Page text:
| Quote #7
Harry had already attempted a few of the Prince's self-invented spells. There had been a hex that caused toenails to grow alarmingly fast (he had tried this on Crabbe in the corridor, with very entertaining results); a jinx that glued the tongue to the roof of the mouth (which he had twice used, to general applause, on an unsuspecting Argus Filch); and, perhaps most useful of all, Muffliato, a spell that filled the ears of anyone nearby with an unidentifiable buzzing, so that lengthy conversations could be held in class without being overheard. (12.4)
What kind of magic is Harry learning from the Half-Blood Prince? Is it good magic, bad magic, helpful magic, pointless magic, outdated magic, dangerous magic? Are you glad that Harry has found this book and is learning these tricks? Is he changing as a result?
| Quote #8
"I can make things move without touching them. I can make animals do what I want them to do, without training them. I can make bad things happen to people who annoy me. I can make them hurt if I want to." (13.125)
There is something eerie about the way in which Tom Riddle can, at such a young age, perform powerful magic without really knowing what it is or what he is doing. He is talented but in a dark way. He has been abandoned, doesn't have any family, and hasn't had the happiest childhood. To mix this kind of unhappiness with such power seems dangerous.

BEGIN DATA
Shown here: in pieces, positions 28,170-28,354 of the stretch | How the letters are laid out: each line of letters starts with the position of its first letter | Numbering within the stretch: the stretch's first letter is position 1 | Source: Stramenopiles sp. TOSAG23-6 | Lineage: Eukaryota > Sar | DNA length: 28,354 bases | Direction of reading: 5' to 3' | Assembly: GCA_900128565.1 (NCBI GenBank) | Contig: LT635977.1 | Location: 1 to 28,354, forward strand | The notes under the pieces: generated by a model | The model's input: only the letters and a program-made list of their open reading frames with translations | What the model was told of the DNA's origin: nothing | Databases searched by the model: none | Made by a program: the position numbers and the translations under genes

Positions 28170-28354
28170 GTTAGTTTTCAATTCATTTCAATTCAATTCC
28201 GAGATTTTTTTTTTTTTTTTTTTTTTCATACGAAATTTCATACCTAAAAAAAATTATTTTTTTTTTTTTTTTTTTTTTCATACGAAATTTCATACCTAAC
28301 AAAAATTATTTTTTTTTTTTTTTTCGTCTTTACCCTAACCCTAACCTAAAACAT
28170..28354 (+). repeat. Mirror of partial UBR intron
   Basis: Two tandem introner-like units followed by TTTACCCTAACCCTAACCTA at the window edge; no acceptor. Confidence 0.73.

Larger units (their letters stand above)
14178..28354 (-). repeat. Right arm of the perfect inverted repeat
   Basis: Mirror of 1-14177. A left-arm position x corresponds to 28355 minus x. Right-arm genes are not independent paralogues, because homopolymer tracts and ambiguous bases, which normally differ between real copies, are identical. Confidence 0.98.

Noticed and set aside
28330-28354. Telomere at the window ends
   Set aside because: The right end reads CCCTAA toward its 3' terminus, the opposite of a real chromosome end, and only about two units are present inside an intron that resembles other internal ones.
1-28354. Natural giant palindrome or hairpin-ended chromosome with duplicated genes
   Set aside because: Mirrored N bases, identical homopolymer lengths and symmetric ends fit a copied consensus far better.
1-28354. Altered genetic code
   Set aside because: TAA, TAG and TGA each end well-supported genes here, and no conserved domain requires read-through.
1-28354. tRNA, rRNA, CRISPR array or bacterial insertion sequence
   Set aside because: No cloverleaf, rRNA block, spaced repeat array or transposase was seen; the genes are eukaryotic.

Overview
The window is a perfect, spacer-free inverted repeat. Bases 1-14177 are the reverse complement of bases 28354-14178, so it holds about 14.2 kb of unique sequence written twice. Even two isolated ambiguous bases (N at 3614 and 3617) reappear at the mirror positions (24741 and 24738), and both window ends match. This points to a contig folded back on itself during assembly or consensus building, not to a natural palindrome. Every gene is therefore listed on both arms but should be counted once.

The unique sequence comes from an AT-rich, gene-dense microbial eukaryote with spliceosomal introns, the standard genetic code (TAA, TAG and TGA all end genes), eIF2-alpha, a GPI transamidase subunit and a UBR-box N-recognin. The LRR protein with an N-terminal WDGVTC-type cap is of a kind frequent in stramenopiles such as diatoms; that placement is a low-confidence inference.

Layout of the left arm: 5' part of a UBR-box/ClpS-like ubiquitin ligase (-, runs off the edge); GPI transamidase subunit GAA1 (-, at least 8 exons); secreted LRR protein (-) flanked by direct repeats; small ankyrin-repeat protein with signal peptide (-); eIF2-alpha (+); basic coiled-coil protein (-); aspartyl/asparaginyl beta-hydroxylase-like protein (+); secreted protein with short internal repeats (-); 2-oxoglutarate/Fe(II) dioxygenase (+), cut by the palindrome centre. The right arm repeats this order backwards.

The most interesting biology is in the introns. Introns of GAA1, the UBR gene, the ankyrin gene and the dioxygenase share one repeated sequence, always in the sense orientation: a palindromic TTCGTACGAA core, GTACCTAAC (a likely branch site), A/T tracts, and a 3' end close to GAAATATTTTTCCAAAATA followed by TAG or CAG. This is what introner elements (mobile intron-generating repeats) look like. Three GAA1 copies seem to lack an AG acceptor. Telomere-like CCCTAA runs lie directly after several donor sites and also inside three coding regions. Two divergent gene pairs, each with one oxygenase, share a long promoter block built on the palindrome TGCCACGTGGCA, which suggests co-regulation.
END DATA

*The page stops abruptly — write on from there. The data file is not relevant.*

| Quote #9
"His powers, as you heard, were surprisingly well-developed for such a young wizard and – most interestingly and ominously of all – he had already discovered that he had some measure of control over them, and begun to use them consciously. And as you saw, they were not the random experiments typical of young wizards: He was already using magic against other people, to frighten, to punish, to control. The little stories of the strangled rabbit and the young boy and girl he lured into a cave were most suggestive….'I can make them hurt if I want to….'" (13.181)
Just as many little kids play with dolls, LEGOs, or blocks, little Tom Riddle played with his magic. Imagine having that much power as a small child. Imagine having the power to get exactly what you want. Here, we begin to see that there is no one kind of magic; it seems to always change based on who is wielding it and how they are wielding it. It is a creative thing.